The Tricky Business of Promoting Your App

It seems these days there’s an app for everything. We hear about so many people who are reaping the spoils of the high demand, so why shouldn’t you get a piece of the action?

According to a recent report published by Techcrunch, people are spending more than 4 hours a day on their smartphone apps, a whopping 30% increase over two years ago. In some markets, this figure can go well beyond 5 hours. Cue angry old man shaking fist and yelling, “Darn kids with their twitbook and their tic tac toks.”

It’s not just time we’re spending, but money as well. It’s estimated that consumers have spent over $32 Billion on apps in the first quarter of 2021.

But it’s not all sweet, glorious cash grabs. When you really dig down into the numbers, you will find out that it is extremely challenging to get your app off the ground. Firstly, this time we’re spending on our mobile devices is being monopolized by giants like Tik Tok, YouTube, and the other major social platforms. When you aren’t competing with them, you have to contend with an endless sea of games, which consistently post the strongest quarterly growth figures and share of mobile spending. It is a sad reality that for most app developers:

80% do not use the apps they have downloaded after three months (App Annie)

So how do you get people to download your app, get them to use it, and then keep using it three months from now?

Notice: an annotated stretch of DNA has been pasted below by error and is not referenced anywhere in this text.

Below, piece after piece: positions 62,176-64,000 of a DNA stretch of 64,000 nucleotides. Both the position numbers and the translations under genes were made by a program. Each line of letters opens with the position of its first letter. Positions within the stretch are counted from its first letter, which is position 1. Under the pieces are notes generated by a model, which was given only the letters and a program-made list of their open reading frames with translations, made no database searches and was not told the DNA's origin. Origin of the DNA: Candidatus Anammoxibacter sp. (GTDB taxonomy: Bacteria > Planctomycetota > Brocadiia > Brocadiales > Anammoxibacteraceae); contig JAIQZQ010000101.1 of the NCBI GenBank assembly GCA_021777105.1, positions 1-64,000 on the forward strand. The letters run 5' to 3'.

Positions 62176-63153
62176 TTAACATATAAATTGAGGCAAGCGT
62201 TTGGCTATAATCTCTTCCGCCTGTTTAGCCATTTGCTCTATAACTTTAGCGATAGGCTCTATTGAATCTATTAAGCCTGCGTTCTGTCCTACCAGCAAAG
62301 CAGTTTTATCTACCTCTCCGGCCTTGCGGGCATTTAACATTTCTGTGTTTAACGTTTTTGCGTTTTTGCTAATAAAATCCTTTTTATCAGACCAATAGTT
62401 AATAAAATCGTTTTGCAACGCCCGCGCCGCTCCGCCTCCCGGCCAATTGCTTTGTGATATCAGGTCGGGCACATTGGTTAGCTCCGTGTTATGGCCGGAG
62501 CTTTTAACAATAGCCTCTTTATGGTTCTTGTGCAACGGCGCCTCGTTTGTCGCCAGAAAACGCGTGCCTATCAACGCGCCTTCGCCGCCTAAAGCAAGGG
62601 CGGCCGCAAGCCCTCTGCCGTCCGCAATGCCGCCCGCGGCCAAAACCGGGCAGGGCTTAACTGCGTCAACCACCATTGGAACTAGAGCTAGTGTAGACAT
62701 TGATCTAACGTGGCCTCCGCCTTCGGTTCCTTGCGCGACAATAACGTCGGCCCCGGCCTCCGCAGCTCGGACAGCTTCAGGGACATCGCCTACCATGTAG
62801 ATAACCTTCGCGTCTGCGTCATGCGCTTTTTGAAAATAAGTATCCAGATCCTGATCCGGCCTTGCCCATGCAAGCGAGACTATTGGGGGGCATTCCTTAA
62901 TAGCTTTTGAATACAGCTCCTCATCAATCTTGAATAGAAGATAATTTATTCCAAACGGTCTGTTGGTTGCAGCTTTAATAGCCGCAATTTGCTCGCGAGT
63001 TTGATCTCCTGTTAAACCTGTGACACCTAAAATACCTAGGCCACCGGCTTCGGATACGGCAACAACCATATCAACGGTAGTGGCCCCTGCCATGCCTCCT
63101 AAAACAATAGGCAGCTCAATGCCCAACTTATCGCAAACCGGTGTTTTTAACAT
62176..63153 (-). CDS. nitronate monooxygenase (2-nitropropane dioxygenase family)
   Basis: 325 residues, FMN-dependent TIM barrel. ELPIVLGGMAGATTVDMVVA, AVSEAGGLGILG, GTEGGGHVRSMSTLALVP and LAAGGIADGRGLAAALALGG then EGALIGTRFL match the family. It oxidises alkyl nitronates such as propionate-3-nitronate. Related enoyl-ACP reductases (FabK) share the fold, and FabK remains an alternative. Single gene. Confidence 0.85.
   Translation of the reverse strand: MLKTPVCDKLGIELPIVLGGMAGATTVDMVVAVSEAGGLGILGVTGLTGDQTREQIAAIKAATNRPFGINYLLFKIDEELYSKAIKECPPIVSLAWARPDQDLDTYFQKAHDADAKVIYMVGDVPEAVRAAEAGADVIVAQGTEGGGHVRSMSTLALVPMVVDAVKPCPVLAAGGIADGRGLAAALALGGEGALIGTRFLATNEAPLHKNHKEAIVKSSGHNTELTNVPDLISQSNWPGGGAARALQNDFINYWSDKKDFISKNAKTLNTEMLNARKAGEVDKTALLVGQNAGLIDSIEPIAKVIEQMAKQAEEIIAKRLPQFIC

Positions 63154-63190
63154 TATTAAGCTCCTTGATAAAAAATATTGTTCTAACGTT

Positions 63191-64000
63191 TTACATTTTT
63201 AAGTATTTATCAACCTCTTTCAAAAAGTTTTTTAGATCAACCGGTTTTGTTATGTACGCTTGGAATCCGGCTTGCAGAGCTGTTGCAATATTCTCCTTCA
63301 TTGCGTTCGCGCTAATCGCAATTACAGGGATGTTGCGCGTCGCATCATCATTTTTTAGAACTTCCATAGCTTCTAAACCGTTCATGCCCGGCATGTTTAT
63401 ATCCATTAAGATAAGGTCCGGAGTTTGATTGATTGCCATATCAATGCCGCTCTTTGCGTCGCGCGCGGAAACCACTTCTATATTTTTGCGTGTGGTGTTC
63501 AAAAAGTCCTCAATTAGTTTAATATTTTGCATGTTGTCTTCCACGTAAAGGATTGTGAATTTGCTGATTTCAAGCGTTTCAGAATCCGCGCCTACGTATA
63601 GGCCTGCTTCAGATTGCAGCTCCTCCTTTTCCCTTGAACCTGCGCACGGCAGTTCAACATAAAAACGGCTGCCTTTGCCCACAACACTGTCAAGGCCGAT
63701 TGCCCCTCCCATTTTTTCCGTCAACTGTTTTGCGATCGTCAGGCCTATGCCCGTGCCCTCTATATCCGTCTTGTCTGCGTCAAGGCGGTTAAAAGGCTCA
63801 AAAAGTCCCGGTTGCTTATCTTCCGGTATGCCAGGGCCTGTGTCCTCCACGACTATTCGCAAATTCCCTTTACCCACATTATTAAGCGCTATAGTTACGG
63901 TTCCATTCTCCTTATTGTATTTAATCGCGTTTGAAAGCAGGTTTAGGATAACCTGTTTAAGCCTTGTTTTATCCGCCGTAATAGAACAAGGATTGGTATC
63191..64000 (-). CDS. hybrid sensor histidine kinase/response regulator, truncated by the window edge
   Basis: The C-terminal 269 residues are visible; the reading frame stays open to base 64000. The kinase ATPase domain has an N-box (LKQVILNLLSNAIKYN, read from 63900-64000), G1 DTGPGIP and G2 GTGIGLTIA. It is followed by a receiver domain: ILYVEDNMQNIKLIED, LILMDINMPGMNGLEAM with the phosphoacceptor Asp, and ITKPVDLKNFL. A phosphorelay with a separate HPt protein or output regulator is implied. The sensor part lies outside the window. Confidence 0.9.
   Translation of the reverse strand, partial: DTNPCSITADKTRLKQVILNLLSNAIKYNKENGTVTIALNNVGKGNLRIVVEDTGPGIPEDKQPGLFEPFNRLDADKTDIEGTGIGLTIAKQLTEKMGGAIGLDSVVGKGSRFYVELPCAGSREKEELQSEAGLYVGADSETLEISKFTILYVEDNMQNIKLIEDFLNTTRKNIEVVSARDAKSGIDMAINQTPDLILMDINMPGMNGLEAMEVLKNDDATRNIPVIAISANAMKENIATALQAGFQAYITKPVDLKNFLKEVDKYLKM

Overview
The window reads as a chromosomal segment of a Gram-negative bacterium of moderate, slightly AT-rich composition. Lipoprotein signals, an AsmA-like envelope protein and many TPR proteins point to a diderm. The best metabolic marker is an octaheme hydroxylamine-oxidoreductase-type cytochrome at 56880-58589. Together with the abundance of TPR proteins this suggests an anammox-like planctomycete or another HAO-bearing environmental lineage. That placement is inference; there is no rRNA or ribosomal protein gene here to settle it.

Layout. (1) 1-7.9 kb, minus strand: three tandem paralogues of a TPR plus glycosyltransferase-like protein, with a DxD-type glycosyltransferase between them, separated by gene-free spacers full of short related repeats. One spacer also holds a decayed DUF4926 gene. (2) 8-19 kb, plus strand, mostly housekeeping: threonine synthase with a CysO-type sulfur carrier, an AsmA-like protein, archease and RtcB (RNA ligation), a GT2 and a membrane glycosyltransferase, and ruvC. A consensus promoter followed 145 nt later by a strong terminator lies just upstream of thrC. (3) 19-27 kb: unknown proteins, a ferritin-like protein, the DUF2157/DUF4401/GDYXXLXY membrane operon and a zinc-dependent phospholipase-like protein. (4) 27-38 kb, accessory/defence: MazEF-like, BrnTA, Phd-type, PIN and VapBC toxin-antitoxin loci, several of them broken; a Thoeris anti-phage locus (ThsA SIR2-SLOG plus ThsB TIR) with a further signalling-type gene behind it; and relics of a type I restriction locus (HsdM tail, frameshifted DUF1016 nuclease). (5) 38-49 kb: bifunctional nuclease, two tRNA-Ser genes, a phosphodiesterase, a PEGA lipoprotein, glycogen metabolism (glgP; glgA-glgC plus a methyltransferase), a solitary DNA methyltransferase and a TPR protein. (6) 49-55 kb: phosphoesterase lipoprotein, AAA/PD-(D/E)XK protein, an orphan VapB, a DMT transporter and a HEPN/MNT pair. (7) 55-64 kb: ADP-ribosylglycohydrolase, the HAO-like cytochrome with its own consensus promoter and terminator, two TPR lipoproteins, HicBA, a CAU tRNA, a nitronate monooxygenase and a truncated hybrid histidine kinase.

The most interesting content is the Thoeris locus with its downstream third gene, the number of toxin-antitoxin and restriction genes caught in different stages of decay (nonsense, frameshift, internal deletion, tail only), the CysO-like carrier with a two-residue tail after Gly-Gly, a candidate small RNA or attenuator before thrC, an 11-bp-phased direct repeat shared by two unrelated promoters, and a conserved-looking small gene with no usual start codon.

Let’s say you’ve already identified a need or an opportunity in the market, have your target customers lined up, and got your app developed and approved by the respective app stores. Now let’s get the basics out of the way — These steps are crucial before you even start talking about your app:

  • User experience testing — You’ve tested to make sure your app works, but you need to test the entire experience, from start to finish, to make sure there are no missing features or functionality that may drive away users.
  • Privacy and security — You may have requests for user information that could be perceived as intrusive and turn away a good deal of users, so double check these before rolling out your app. Make sure your app can be trusted with the right security measures.
  • Updated and agile — You should already have updates and releases in the works before you launch to get your app ready for new user volumes and requests. It’s a constant work in progress to keep fine-tuning and perfecting the user experience.
  • Test again — You probably will face bugs and issues even after your app is on the store. Just when you think you’ve tested enough, do another roundfor good measure.
  • Customer support at the ready — Do not be caught off guard, because you will have to deal with customers on the app who have complaints or require technical support, so get your team and process in place before you even launch.

Now that you have gotten these points done and you’re ready to start marketing your app, preferably based on a sound strategy and media spending plan, you should consider the following: